Back to (paying for) school: Child support and postsecondary education

September 11th, 2012 by John Schuman

In Ontario, child support does not necessarily end when a child turns 18 years old.  It can continue if the child remains dependant on her parents because she is pursuing full-time education or suffers from some infirmity that prevents her from becoming financially independent.  However, child support can change a lot after a child turns 18 because the parents, and the court, have greater freedom to deviate from the child support tables.

The cost of postsecondary is a special expense under Section 7 of the Child Support Guidelines.  Those costs, over and above that the child can reasonably contribute, are shared by parents in proportion to their incomes (if postsecondary education should be affordable for the family).  The amount that a child is expected to contribute to her postsecondary education costs goes up with every year of that education as that child can earn more from summer employment or other sources.  However, families that can easily afford those educational costs may be expected to pay the bulk of them the whole way through, while lower income families may be simply unable to contribute at all.  All “children” are expected to take advantage of any scholarships, bursaries, or grants that are available to them.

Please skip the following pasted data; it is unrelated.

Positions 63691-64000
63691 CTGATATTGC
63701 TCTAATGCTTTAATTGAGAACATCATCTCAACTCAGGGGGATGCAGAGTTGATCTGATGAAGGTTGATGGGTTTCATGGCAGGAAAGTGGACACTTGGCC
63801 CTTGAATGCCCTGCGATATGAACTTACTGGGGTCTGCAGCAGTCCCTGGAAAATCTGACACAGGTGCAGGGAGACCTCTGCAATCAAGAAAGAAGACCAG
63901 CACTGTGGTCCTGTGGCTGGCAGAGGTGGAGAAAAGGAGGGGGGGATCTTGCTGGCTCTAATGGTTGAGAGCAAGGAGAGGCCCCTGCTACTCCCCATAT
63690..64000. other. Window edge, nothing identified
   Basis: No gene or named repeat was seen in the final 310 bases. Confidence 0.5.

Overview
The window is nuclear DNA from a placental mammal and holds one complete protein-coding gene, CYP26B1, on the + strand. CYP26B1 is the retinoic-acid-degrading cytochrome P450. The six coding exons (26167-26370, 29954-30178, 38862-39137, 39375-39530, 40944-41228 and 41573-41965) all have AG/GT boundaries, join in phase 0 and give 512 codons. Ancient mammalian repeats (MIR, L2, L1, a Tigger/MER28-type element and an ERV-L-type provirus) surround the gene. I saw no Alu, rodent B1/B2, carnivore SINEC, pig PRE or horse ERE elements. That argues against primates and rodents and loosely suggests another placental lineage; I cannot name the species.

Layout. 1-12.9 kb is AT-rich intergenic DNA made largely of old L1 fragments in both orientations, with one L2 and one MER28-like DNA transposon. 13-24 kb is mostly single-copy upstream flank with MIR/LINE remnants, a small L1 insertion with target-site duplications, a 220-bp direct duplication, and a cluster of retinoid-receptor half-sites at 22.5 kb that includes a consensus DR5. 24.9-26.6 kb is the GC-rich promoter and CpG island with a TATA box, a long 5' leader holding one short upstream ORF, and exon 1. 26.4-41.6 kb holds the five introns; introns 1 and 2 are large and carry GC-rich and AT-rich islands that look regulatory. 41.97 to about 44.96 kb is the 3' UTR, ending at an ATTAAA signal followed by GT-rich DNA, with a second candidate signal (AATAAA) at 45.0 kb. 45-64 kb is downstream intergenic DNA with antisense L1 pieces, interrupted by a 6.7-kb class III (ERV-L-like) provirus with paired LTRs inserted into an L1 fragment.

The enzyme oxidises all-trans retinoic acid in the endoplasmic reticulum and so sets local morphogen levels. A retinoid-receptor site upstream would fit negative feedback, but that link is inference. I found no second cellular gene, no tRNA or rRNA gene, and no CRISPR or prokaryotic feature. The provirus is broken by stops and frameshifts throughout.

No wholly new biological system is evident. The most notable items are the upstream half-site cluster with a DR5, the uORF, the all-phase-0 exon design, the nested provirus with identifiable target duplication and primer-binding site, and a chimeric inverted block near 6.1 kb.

Child support often works very differently for children who stay at home for their postsecondary education versus those who go away for school.  For children who stay at home, base child support often continues under the tables while parents share required cost of tuition, books and other education related expenses.  It does not have to be this way and parents can agree to other arrangements to meet the child’s financial needs.

A Child going away to school creates more opportunities, or issues, to meet that child’s financial needs.  Part of the cost of going away to school, which the parents will share, includes the cost of housing, food, and similar expenses while away at school.  However, those expenses are supposed to be covered by base child support.  One option is for the parents to share all of the away from school education costs and to reduce the base child support while the child is away to reflect the  fact that the recipient parent only has the cost of keeping a home for the child to come back to.  If the child moves back for the summer, then the table child support resumes for those months.  If the child does not show any interest in returning home, then the question arises to whether their base child support should continue at all.  However, this is just one option.  Sometimes, the support payor offers to pay the full costs of all the child’s expenses related to school away from home, without contribution from the other parent, in exchange for an end to the base child support payments.  There may be other options that work well for the family.

Once a child turns 18, but is still dependant due to her education or health, parents have the freedom to restructure child support to whatever works best for them.  The system of having base child support in accordance with the tables, and a sharing of special and extraordinary expenses, is no longer mandatory.  Still, judges will expect that the child support arrangements will benefit the child as much as that system, even if the arrangements are very different.

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